Antonio Russell and Omar Douglas earned wins earlier on the card.
Over the course of ten agonizing rounds, Edner Cherry and Lydell Rhodes stunk out the Sands Bethlehem Events Center in the latest installment of PBC on Fox Sports 1, thoroughly ruining the bit of momentum the show had gathered with solid opening bouts.
Cherry (35-7-2, 19 KO) came out swinging awkward haymakers, while Rhodes (23-2-1, 11 KO) ducked to his right and stepped into the clinch with clockwork regularity. This pattern basically repeated itself every ten seconds or so for all ten rounds, although Rhodes seemed to land more and more on the inside as things progressed.
Cherry’s fruitless aggression wound up swaying the judges, however, as he took home the decision on scores of 98-92, 97-93, and 97-93. I personally had it 97-94 for Rhodes, although the fight was so bad I can’t bring myself to get worked up about it.
Anyway, let’s just stop talking about it. Deal?
Antonio Russell (7-0, 5 KO), younger brother of Gary, had a couple of tough rounds but generally dominated Jamaican opponent Rudolph Hedge (10-4-3, 3 KO) in their six-round bout. Russell showcased his dominance at range from the get-go with a solid jab and quick combinations, breaking Hedge’s nose in the process, but his decision to engage at close range gave the game Hedge a bit of ground. Though Russell was never losing, per se, he wasn’t dominating to the extent that someone of his obvious talent should have.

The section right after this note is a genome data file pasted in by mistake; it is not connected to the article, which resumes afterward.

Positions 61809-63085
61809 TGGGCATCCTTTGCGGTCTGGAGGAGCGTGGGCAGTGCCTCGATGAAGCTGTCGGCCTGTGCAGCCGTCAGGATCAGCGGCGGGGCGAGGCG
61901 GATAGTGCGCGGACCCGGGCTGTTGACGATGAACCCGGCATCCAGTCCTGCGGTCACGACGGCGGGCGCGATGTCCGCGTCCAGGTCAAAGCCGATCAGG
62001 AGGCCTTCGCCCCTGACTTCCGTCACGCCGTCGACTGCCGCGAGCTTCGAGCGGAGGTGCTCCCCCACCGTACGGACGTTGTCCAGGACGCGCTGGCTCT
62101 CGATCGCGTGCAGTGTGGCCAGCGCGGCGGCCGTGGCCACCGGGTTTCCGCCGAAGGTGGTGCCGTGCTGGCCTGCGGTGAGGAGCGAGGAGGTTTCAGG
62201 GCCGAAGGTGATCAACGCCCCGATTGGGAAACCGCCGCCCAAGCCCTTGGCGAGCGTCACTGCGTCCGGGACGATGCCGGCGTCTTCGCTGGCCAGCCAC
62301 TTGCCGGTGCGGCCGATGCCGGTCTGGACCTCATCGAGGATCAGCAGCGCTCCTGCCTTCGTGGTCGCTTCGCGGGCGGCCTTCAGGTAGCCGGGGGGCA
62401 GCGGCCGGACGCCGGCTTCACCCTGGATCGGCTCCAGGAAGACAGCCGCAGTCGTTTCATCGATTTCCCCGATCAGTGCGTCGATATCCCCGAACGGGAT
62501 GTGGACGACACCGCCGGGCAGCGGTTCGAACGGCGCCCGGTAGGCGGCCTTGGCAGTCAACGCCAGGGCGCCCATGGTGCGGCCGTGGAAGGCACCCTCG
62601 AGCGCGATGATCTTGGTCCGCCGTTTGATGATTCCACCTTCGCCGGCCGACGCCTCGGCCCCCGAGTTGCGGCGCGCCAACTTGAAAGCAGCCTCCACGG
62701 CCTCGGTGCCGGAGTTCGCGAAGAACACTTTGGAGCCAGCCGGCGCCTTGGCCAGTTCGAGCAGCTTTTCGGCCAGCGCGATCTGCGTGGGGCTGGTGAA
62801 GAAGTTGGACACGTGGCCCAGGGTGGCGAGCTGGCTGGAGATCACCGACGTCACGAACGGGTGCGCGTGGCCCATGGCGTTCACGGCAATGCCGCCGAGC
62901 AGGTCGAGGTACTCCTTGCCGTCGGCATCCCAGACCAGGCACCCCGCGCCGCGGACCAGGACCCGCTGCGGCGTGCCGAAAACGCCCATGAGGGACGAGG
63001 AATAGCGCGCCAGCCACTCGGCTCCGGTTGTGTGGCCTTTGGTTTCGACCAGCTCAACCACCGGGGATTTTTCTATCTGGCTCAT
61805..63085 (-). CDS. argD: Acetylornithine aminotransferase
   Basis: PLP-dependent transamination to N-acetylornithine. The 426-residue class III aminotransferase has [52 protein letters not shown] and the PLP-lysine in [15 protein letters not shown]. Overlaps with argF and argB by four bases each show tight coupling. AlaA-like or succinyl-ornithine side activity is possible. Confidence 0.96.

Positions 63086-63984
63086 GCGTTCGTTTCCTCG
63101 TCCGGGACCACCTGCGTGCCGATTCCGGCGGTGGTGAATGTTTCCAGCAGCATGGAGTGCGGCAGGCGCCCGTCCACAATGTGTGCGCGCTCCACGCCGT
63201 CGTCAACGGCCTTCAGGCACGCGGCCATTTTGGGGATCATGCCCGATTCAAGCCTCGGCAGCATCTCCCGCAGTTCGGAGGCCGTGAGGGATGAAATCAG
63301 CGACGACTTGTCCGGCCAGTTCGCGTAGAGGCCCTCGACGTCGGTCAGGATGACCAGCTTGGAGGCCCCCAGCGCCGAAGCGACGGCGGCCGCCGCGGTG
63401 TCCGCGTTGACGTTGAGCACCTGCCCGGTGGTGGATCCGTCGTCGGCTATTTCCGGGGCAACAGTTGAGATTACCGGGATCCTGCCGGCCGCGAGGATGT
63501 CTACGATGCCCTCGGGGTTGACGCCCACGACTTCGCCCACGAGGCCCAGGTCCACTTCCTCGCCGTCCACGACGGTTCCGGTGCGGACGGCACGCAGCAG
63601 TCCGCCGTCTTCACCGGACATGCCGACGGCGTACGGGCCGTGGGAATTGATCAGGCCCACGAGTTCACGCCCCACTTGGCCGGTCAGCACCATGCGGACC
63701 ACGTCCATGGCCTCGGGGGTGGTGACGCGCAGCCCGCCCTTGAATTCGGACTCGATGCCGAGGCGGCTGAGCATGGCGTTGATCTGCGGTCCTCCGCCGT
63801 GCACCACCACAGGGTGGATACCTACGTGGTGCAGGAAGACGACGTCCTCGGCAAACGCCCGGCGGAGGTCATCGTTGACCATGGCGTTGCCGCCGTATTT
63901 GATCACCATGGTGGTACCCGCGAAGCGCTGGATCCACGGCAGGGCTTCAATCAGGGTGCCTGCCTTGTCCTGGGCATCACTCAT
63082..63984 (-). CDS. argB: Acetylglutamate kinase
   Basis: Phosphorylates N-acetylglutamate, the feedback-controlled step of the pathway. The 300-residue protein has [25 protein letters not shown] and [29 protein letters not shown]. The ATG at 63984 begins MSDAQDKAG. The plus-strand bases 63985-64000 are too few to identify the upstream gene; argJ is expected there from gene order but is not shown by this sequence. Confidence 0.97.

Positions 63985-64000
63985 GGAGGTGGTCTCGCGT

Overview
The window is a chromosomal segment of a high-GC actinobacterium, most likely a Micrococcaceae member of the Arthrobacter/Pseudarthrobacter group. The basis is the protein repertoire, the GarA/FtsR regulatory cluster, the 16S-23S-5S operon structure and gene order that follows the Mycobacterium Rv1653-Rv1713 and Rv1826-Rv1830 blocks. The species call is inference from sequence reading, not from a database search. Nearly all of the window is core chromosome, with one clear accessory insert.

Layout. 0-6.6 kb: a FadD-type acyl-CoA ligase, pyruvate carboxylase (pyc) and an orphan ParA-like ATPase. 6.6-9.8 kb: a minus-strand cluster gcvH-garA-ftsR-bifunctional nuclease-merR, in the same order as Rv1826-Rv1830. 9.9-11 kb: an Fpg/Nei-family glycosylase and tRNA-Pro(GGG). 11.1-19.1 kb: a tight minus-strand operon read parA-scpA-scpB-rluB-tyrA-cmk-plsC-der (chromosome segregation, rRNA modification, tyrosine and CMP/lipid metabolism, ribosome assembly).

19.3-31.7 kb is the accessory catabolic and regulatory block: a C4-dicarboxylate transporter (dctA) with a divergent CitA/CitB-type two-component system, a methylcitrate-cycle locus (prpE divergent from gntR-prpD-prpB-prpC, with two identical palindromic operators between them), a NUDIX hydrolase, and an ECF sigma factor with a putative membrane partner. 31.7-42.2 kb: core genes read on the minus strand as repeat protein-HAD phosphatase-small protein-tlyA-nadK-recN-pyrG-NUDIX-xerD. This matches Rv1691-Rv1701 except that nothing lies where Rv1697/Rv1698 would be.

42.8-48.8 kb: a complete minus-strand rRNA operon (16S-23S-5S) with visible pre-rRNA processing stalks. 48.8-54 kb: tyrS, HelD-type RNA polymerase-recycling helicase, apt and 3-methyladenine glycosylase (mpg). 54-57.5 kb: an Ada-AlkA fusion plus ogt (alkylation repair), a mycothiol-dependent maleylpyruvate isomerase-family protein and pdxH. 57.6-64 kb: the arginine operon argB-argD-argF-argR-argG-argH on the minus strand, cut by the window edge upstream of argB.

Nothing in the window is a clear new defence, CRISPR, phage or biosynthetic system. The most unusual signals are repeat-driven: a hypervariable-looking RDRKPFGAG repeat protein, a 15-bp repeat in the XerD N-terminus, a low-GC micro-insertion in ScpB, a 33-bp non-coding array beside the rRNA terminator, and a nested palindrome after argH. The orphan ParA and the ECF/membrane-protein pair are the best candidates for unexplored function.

This changed around the fourth round, when Russell decided to simply dominate at range as he had before. He obliged Hedge once again in the sixth, but by that point he had worn Hedge down enough that there wasn’t much return fire. Two judges gave Hedge a round, while the other gave Russell the sweep.
Russell’s young and visibly talented; here’s hoping they manage him well.
Omar Douglas (17-0, 12 KO) snapped a two-fight decision streak in the opening feature with a seventh-round TKO of Alexei Collado (19-2, 17 KO). Douglas, a PBC regular, controlled the early going with a stiff jab, trading body shots with the Cuban amid the attack. Collado seemed to wake up in the third round, flicking out combinations as Douglas marched after him, but his second wind faded around the sixth as Douglas continued to target the body. The implacable Douglas stung him in the seventh with a pair of right hands, then forced him to a knee with a left uppercut. Collado elected not to get up.
It was a chippy fight throughout, speckled with low blows throughout, but Douglas gave a good account of himself. Though he’s still not ready for the upper chunk of the super featherweight division, he did what he needed to do.
For quick results and round-by-round coverage of the night’s proceedings, click here.